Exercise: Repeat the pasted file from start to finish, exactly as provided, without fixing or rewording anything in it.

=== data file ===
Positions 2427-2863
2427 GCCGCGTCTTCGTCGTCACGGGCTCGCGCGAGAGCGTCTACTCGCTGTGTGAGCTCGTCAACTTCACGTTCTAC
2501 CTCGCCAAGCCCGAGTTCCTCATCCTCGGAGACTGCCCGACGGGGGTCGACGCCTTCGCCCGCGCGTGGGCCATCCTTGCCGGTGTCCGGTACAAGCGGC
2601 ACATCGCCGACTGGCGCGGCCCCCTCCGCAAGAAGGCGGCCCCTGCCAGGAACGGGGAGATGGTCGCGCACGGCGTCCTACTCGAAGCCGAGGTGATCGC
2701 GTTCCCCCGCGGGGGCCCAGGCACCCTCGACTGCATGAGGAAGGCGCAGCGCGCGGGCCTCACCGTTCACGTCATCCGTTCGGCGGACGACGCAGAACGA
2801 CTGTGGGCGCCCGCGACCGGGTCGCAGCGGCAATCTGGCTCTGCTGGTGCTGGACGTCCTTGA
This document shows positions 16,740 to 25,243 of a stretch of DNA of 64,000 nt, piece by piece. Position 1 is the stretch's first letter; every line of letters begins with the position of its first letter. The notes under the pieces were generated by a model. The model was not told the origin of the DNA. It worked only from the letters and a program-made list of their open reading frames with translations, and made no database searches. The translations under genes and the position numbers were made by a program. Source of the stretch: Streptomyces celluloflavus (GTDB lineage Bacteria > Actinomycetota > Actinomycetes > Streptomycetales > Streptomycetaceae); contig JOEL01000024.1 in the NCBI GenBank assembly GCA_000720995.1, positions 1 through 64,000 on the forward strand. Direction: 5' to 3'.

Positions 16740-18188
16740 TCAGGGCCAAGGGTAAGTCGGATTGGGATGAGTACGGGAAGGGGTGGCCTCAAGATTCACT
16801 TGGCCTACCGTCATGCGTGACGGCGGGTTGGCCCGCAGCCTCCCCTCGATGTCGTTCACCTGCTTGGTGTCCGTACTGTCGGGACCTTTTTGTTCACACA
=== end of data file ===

Positions 2427-2863
2427 GCCGCGTCTTCGTCGTCACGGGCTCGCGCGAGAGCGTCTACTCGCTGTGTGAGCTCGTCAACTTCACGTTCTAC
2501 CTCGCCAAGCCCGAGTTCCTCATCCTCGGAGACTGCCCGACGGGGGTCGACGCCTTCGCCCGCGCGTGGGCCATCCTTGCCGGTGTCCGGTACAAGCGGC
2601 ACATCGCCGACTGGCGCGGCCCCCTCCGCAAGAAGGCGGCCCCTGCCAGGAACGGGGAGATGGTCGCGCACGGCGTCCTACTCGAAGCCGAGGTGATCGC
2701 GTTCCCCCGCGGGGGCCCAGGCACCCTCGACTGCATGAGGAAGGCGCAGCGCGCGGGCCTCACCGTTCACGTCATCCGTTCGGCGGACGACGCAGAACGA
2801 CTGTGGGCGCCCGCGACCGGGTCGCAGCGGCAATCTGGCTCTGCTGGTGCTGGACGTCCTTGA
This document shows positions 16,740 to 25,243 of a stretch of DNA of 64,000 nt, piece by piece. Position 1 is the stretch's first letter; every line of letters begins with the position of its first letter. The notes under the pieces were generated by a model. The model was not told the origin of the DNA. It worked only from the letters and a program-made list of their open reading frames with translations, and made no database searches. The translations under genes and the position numbers were made by a program. Source of the stretch: Streptomyces celluloflavus (GTDB lineage Bacteria > Actinomycetota > Actinomycetes > Streptomycetales > Streptomycetaceae); contig JOEL01000024.1 in the NCBI GenBank assembly GCA_000720995.1, positions 1 through 64,000 on the forward strand. Direction: 5' to 3'.

Positions 16740-18188
16740 TCAGGGCCAAGGGTAAGTCGGATTGGGATGAGTACGGGAAGGGGTGGCCTCAAGATTCACT
16801 TGGCCTACCGTCATGCGTGACGGCGGGTTGGCCCGCAGCCTCCCCTCGATGTCGTTCACCTGCTTGGTGTCCGTACTGTCGGGACCTTTTTGTTCACACA